Author(s): Hilton P, Cromwell D
Abstract: 0 0 1 246 1404 Newcastle Upon Tyne Hospitals NHS Foundation Trust 11 3 1647 14.0 Normal 0 false false false EN-GB JA X-NONE Objective To estimate rates of vesico-vaginal and urethro-vaginal fistula among women undergoing hysterectomy by indication and type of procedure, and assess trends in risk over time. Design: Retrospective cohort using data from Hospital Episode Statistics. Setting English National Health Service (NHS) hospitals. Population Women undergoing hysterectomy for selected common conditions in English NHS hospitals between January 2000 and December 2008. Methods Unadjusted rates of urogenital fistula were calculated by type of procedure and indication. Logistic regression was used to assess whether the risk of fistula was associated with age, or had changed over time. Main outcome measure Rate of urogenital fistula (vesico-vaginal and urethro-vaginal fistula) within one year of hysterectomy. Results Among 343,771 women undergoing hysterectomy, the overall rate of fistula was 1 in 788. The rate varied by indication and procedure being highest following radical hysterectomy for cervical cancer (1 in 87; 95% CI: 61 to 128) and lowest following vaginal hysterectomy for prolapse (1 in 3861; 95% CI: 2550 to 6161). After total abdominal hysterectomy for endometriosis, menstrual problems or fibroids, the risk of fistula was lower in women aged 50 years or over than women under 40 years (adjusted odds ratio 0.61; 95% CI 0.38 to 0.98). The overall rate of fistula increased by 46% during the study period. Conclusion The risk of urogenital fistula was associated with type of hysterectomy and indication; the risk increased during the study period, and was lower after hysterectomy for benign conditions in women aged 50 years or over.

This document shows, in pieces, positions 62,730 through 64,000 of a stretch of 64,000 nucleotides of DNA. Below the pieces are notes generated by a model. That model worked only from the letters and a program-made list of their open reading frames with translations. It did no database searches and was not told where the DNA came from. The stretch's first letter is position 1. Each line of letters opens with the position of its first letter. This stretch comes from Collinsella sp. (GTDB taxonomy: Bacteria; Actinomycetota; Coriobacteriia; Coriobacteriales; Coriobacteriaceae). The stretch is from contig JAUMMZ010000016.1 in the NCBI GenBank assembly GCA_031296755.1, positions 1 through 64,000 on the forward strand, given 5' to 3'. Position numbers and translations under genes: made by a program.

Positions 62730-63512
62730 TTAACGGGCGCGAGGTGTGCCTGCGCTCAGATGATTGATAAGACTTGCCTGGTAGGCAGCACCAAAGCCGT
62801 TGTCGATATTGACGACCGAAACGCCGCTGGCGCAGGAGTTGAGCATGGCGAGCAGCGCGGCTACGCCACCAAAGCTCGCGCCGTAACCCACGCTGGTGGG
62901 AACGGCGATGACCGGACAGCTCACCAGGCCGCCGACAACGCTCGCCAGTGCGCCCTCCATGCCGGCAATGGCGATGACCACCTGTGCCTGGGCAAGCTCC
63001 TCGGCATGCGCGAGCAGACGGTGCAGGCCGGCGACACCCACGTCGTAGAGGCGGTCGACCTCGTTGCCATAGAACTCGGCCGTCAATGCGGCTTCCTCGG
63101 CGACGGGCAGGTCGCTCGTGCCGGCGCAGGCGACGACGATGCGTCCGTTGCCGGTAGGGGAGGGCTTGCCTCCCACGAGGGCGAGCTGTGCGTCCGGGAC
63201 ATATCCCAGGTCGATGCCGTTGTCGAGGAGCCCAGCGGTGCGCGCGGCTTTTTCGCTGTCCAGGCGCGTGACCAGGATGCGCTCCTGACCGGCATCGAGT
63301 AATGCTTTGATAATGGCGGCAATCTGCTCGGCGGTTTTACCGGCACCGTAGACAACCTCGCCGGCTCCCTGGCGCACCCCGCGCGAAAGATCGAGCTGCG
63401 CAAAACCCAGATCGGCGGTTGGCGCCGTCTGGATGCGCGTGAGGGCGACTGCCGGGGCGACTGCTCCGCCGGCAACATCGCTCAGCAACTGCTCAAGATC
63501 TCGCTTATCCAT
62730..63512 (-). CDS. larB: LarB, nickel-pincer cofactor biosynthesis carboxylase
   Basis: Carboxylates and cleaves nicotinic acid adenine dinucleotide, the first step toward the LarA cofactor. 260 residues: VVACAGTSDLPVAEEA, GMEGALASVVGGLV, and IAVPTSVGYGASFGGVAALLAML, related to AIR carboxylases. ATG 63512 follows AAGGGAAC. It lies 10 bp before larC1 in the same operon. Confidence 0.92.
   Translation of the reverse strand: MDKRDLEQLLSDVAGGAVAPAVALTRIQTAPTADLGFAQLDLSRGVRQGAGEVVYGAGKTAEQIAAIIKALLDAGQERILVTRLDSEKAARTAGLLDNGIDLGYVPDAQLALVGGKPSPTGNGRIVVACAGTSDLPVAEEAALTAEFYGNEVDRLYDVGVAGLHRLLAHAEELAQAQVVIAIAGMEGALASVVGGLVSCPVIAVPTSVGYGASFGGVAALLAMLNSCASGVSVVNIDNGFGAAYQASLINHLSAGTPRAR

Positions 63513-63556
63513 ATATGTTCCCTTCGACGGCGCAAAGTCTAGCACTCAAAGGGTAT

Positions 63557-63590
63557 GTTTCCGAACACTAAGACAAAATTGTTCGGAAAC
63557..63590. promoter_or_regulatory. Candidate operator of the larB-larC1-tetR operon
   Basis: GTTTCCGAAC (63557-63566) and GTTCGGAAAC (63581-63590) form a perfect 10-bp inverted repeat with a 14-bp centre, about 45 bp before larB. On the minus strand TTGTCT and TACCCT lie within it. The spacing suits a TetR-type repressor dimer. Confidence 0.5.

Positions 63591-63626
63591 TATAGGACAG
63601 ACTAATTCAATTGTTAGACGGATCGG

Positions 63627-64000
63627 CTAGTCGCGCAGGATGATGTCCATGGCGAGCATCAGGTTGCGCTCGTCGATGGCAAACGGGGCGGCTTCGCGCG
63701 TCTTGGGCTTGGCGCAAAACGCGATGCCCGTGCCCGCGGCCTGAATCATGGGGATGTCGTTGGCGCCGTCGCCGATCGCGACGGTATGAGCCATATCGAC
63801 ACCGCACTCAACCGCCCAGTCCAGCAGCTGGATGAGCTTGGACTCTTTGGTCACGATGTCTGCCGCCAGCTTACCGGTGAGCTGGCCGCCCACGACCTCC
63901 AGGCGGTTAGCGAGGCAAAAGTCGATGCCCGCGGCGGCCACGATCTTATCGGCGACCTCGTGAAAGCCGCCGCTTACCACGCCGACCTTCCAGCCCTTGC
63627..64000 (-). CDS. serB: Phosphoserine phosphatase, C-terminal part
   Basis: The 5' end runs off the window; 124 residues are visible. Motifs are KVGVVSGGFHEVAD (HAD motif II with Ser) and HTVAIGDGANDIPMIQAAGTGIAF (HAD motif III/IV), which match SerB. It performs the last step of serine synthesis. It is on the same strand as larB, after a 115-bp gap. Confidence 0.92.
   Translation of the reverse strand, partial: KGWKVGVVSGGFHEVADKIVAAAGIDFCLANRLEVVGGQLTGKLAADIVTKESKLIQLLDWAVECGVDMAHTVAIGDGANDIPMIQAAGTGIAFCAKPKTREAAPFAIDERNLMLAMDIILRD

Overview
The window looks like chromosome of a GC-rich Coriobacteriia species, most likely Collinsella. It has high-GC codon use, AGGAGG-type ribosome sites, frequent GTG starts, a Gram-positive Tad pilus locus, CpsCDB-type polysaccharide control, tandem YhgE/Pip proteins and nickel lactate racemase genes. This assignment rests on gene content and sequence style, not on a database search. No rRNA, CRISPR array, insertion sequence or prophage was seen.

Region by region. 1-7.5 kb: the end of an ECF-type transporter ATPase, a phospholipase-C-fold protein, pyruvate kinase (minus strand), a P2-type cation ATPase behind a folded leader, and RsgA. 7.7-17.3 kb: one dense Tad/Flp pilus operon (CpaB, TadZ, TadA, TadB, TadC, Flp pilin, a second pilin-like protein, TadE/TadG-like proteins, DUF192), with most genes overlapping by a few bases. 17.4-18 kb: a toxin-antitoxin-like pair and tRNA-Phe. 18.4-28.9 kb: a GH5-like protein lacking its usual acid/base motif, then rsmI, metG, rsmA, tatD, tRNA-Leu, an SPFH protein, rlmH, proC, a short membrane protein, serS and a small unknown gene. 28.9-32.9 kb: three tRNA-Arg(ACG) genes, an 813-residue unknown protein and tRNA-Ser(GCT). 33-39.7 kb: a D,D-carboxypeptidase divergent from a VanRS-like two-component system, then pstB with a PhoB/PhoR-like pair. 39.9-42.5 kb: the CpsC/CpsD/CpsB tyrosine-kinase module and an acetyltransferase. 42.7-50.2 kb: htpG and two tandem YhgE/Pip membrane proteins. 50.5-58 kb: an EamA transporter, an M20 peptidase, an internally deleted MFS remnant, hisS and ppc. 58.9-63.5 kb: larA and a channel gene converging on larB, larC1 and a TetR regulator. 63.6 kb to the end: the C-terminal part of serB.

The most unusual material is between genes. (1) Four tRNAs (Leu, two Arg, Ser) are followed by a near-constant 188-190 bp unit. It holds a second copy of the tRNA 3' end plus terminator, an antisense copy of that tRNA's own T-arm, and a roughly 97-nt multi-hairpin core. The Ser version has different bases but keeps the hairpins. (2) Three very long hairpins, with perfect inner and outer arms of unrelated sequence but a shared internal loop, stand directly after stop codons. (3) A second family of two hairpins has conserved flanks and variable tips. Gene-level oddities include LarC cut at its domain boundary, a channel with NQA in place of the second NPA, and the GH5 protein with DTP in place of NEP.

Keywords: urinary fistula; vesicovaginal fistula; hysterectomy; intraoperative complications; postoperative complications; surgical injuries